February 8, 2019

Seattle Could (Briefly) Wind Up With Three Times As Much Snow As Boston By Next Week



The Pacific Northwest has two decent chances at seeing wintry weather over the next couple of days. The first storm could produce up to half a foot of snow at the lower levels in northwestern Washington, while the next storm, which arrives by the middle of next week, could bring the region another shot at accumulating snow. Seattle, which has already seen more snow (2.7") than Boston (2.3") so far this winter, could lap the Massachusetts capital several times before they have a chance to see some snow of their own next week.

Several inches of snow are possible along the I-5 corridor in Washington and Oregon over the next couple of days. The snow will start in northwestern Washington during the day on Friday and last through Saturday morning. The current NWS forecast calls for 4-6 inches of snow across the interior lowlands, including Seattle, Tacoma, and Everett, with higher totals at higher elevations.

The snow on Friday and Saturday won't be too big of a deal down near Portland and Vancouver, but an inch or two of snow can still lead to slick roadways and slippery sidewalks. The NWS forecast for the Portland area actually shows the best chance of accumulating snow on Sunday night, where a couple of inches is possible.

Much like we see in cities back east, it's hard to get a big thump of snow at lower elevations in the Pacific Northwest, especially near the ocean where the water has a moderating influence on temperatures. Nevertheless, it still does snow in cities like Seattle and Portland. Seattle averages a couple of inches of snow every year. Seasonal snowfall totals in Seattle can reach the double-digits, but big snows are far less common here now than they were in the 1950s through 1970s.

Another storm is possible toward the middle of next week, but it's too early for details. Again, a lot has to go right to get a good snowstorm in the lower elevations in this part of the country, so be wary of specifics too far ahead of time.

This has been an interesting winter for the United States so far. If you need more convincing, look no further than the social media posts of jilted snow lovers in Boston, Massachusetts. Despite interior parts of the Northeast getting walloped by snowstorms in recent months, the snow has largely missed the immediate coast. Boston has only seen 2.3" of snow so far this year, and there's not much of anything on the horizon until next week. There's a chance that next week will begin with Seattle's seasonal snowfall total three times higher than what Boston has seen all winter. Isn't that something? (Sorry, snow-loving Bostonians.)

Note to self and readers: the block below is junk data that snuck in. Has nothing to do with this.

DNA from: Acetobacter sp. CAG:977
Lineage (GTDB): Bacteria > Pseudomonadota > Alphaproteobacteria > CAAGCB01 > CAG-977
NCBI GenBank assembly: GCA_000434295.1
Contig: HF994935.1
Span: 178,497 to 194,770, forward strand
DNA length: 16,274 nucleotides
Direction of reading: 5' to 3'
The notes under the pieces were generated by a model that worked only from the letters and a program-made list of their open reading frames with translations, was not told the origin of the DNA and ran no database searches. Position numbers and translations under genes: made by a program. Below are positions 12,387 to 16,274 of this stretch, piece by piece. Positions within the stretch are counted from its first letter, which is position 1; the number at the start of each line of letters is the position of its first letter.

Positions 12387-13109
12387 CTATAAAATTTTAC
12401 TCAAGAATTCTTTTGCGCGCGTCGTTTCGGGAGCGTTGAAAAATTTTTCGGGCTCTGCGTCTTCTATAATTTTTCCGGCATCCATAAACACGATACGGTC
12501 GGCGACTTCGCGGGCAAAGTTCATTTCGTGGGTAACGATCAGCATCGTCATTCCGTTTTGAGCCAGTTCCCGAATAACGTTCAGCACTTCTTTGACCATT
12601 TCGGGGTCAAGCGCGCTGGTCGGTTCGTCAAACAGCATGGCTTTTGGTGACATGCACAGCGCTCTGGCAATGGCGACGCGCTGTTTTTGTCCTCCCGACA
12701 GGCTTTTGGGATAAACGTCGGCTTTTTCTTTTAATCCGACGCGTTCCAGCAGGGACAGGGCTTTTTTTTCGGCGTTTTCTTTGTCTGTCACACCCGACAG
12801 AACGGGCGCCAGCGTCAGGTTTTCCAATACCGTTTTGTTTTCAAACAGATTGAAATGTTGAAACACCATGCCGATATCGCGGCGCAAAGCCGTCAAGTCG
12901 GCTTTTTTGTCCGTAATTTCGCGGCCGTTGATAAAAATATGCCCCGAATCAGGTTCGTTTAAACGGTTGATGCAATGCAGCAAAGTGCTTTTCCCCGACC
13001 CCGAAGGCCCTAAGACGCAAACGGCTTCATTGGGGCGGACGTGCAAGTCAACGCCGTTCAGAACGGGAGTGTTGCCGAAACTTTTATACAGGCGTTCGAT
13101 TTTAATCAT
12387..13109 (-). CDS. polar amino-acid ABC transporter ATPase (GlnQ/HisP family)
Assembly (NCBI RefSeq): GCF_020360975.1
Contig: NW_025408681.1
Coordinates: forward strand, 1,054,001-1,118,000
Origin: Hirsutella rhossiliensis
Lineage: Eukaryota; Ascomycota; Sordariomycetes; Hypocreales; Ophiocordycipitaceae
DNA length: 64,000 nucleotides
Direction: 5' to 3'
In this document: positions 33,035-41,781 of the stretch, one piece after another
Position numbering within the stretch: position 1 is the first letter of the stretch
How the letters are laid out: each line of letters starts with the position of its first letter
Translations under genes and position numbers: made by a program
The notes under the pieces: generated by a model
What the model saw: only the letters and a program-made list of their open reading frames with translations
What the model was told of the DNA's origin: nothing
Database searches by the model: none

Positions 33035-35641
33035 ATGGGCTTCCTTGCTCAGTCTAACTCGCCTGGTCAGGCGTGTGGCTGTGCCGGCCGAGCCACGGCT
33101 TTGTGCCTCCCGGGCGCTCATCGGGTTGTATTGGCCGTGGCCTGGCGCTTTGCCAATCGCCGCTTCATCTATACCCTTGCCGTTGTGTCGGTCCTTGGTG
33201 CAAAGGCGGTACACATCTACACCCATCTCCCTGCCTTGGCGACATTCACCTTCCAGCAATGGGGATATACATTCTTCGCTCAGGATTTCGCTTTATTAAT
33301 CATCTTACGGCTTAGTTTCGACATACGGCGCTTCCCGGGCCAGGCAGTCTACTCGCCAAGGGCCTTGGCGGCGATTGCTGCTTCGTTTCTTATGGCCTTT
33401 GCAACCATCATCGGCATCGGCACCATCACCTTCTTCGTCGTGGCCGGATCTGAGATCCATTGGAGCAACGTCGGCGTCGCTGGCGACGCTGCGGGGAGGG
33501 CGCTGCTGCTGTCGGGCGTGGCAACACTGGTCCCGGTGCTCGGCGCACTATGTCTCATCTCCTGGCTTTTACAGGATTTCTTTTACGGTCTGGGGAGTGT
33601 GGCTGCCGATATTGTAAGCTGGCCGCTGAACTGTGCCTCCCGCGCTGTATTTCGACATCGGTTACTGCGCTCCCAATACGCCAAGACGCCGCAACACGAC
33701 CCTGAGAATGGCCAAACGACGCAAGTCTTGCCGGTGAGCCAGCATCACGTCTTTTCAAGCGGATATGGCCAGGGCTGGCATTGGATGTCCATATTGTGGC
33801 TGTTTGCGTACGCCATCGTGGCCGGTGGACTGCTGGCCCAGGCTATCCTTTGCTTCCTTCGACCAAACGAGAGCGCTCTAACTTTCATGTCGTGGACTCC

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I graduated from the University of South Alabama in 2014 with a degree in political science and a minor in meteorology. I ran Gawker's The Vane for two years and I've contributed to Mental Floss, Forbes, Popular Science, and the Washington Post's Capital Weather Gang. I also teamed up with Outdoor Life to write a book called The Extreme Weather Survival Manual, which came out in October 2015.

1 comment:

  1. Everyone near Boston knows that the 2.3" "official total" is a complete farce. Most areas around the city are closer to 6-9", which still is well below normal. There's a CO-OP station in Jamaica Plain, which is on the western side of Boston (within the city limits), that has 8.4" so far this season. Blue Hill Observatory, 10 miles southwest of Boston has 12.4" so far.

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